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2021 News Releases

Posted on: August 5, 2021

Sugar Land Opposes FEMA Risk Rating 2.0

Avoid potential flood insurance premium increases - buy before Sept. 1

Sugar Land, TX – Sugar Land City Council recently approved a resolution opposing FEMA Risk Rating 2.0 and any effort requiring the mandatory purchase of flood insurance for properties protected by levees.

The resolution also opposes the use of levee safety funds by FEMA for levee risk assessment efforts rather than levee enhanced protection measures.

“Resolution No. 21-16 outlines position statements regarding the FEMA plans to overhaul its risk rating methodology through the implementation of a new pricing methodology called Risk Rating 2.0: Equity in Action,” said City Engineer Jessie Li.  “The new methodology will fundamentally change the way insurance premiums are calculated and may include making flood insurance mandatory for properties protected by levees even if they are accredited.”

FEMA announced that Risk Rating 2.0 would be implemented on Oct. 1.  There are more than 5 million National Flood Insurance Program (NFIP) policyholders nationwide; FEMA estimates that 77 percent will pay higher flood insurance rates under Risk Rating 2.0.  In Texas, 86 percent of the 768,600 NFIP policyholders will see increased flood insurance rates. In Fort Bend County, more than 95 percent of the 64,584 NFIP policyholders will see an increase.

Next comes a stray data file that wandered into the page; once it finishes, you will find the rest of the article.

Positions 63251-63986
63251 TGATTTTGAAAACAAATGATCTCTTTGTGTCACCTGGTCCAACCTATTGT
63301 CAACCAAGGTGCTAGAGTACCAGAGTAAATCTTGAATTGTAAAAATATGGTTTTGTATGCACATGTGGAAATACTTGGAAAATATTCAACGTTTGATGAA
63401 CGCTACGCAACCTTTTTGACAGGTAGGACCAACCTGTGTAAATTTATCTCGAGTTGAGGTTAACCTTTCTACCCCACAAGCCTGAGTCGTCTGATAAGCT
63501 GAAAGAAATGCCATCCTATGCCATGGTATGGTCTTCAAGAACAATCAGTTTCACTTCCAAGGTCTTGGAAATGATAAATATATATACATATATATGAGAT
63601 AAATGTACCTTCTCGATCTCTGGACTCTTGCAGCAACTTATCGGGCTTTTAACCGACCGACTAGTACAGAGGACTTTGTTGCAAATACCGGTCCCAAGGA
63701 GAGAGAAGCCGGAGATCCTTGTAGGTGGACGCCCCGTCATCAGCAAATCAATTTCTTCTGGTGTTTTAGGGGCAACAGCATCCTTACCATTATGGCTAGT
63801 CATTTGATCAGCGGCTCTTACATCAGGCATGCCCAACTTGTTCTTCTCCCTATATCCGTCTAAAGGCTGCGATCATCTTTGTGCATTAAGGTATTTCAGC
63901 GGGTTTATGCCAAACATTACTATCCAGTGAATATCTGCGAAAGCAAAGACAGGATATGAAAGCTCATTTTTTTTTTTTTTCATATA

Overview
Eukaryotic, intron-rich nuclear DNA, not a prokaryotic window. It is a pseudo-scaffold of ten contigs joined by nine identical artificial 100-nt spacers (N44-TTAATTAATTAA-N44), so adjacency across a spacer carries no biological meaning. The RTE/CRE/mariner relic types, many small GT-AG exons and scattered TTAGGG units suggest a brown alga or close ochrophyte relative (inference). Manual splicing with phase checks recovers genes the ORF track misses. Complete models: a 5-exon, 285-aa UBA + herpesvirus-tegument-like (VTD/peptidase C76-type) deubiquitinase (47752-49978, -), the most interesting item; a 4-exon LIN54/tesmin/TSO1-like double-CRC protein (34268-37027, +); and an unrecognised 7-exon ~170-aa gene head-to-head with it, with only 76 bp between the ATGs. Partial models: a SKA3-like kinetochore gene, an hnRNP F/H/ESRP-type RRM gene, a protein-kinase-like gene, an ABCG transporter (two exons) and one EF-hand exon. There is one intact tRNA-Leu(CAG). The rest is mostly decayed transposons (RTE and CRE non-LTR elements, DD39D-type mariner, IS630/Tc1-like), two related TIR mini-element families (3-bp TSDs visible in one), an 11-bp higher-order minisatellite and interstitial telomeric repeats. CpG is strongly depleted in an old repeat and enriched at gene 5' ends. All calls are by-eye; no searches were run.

With hurricane season well underway, now is the time to consider getting flood insurance - especially when an inch of water in your home is enough to cause over $25,000 worth of damage. However, it's even more crucial as FEMA prepares to launch Risk Rating 2.0, which will have a direct impact on flood insurance premiums.

Risk Rating 2.0 will go into effect on Oct. 1 for new flood insurance policyholders and April 1, 2022, for renewal of existing policies. Depending on a property's flood risk, homeowners may see an increase in flood insurance premiums as a result of Risk Rating 2.0. Existing policyholders will be grandfathered into how fast flood insurance premium can increase.  It is federally mandated that a flood insurance premium cannot increase by more than 18 percent per year.

“If you don't have it already, it's important to contact your insurance provider to get flood insurance as soon as possible to take advantage of being grandfathered into how fast your premium can increase,” said Li.  “Remember, flood insurance policies take 30 days to go into effect, so you must purchase your policy by Sept. 1 for your policy to become effective prior to the effective date of Risk Rating 2.0 on Oct. 1. If you do have flood insurance, you should maintain your policy to remain grandfathered into the changes in rates.”

For more information, visit http://www.sugarlandtx.gov/RR20.

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